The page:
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Wisden brought cricket to town

Wisden

Wisden

A plaque has been unveiled to commemorate John Wisden, the cricket almanack publisher, who created a cricket ground in Leamington in the 19th century.

The plaque is mounted on the wall of The Cricketers pub in Archery Road.

It reads: “John Wisden (1826-1884) Cricketer and Almanack Publisher: A cricket ground was created near this spot in 1849 by John Wisden and his friend and fellow player George Parr. Many important matches were played here to large crowds. Wisden lived in the town from 1848 to 1852. In 1850 he founded John Wisden & Co, probably selling sporting equipment. They gave up the lease of the ground in 1863.”

Stephen Baldwin of Leamington Cricket Club has researched Wisden’s involvement in the introduction of top level cricket to the town.

In a briefing at the unveiling ceremony last month he said: “In the late 1840s Leamington, Priors or Spa, was going through a difficult time – it was apparent that changes were needed.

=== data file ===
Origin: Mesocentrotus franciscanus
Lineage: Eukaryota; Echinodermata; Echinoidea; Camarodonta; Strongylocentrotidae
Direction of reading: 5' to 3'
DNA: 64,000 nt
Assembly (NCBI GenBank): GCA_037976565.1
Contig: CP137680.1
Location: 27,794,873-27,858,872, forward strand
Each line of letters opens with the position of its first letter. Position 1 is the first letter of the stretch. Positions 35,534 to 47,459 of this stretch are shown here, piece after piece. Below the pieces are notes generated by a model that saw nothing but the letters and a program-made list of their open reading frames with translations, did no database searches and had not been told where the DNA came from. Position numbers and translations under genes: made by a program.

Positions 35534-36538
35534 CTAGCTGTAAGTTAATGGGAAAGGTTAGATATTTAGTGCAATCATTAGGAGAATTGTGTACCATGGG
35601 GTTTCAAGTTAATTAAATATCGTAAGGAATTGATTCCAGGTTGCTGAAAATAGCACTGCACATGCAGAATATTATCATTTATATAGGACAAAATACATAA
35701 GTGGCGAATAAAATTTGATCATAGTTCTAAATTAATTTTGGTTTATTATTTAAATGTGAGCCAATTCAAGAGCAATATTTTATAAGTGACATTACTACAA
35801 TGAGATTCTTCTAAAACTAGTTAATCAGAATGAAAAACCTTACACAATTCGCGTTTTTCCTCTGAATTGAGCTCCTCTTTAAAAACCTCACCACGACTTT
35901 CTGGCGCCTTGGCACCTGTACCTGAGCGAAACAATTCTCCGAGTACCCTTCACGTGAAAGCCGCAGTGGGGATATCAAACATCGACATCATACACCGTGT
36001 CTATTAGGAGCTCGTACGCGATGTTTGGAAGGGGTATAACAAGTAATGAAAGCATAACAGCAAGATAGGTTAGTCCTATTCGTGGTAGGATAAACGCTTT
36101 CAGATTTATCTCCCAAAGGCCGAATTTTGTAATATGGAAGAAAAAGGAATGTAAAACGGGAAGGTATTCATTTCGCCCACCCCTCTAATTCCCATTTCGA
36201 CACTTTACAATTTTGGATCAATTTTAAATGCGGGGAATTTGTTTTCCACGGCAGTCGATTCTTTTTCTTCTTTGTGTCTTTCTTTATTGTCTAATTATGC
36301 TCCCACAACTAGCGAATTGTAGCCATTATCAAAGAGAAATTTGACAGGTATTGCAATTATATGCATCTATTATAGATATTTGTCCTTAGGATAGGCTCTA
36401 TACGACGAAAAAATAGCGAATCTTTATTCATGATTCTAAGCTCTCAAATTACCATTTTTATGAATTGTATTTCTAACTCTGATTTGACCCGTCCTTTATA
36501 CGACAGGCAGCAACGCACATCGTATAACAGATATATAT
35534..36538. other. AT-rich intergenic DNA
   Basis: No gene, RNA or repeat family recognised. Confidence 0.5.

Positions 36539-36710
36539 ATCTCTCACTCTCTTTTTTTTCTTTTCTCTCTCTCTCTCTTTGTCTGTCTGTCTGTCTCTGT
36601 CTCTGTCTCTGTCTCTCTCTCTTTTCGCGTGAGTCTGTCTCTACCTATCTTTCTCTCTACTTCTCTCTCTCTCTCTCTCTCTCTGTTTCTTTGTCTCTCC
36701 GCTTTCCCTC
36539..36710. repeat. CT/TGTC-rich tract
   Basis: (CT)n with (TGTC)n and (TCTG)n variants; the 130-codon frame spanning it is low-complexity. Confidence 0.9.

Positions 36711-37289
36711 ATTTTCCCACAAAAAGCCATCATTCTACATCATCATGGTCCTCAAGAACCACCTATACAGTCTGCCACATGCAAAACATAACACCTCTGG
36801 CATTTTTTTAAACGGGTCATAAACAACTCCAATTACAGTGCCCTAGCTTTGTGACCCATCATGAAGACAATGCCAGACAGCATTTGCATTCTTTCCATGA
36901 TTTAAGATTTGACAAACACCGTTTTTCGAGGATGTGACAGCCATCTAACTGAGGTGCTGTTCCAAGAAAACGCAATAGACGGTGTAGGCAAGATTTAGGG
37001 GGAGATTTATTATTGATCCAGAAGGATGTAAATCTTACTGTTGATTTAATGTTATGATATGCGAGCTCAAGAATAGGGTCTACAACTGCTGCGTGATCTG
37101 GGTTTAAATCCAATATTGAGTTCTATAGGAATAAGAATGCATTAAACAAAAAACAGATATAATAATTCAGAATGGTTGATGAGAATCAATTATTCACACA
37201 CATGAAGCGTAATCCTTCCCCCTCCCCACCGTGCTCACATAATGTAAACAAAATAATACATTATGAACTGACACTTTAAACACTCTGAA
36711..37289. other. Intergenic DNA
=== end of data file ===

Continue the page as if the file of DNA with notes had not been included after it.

“The Courier showed much enthusiasm for the introduction of top level cricket to the town, so it was agreed to send for a one-eyed bricklayer from Nottingham. William Clarke had set aside his trowel and was the master of the All England Eleven, a touring troupe of many of the country’s very best cricketers.

“Negotiations were conducted, arrangements made and late on the morning of. September 21 1848, the All England Eleven took on a team described as “Twenty-two of Leamington and District”. The All England team included many of the great names of the era; Clarke, Felix, Mynn, Box and George Parr.

“Arthur Haygarth, who had played in the match, recorded: ‘The ground was merely a ridge and furrow field.’

“At this time, the town’s MP was Lord Heneage Guernsey, who was also president of the MCC, a first-rate cricketer and one of the leading members of the influential Leamington Tennis Court Club.

“Wisden was always able to establish good relationships with the gentry and Lord Guernsey promised him support for the new ground. The plan was to make the Parr & Wisden ground a second national centre, after Lord’s Ground, in London

“The highest status games each summer were the two matches North versus South. In both 1849 and 1850 the first match was played at Lord’s and the second on the Parr & Wisden ground. First rate cricket had arrived in Leamington.

“In 1859 lawn bowls were introduced to the ground and are still there today.”

 

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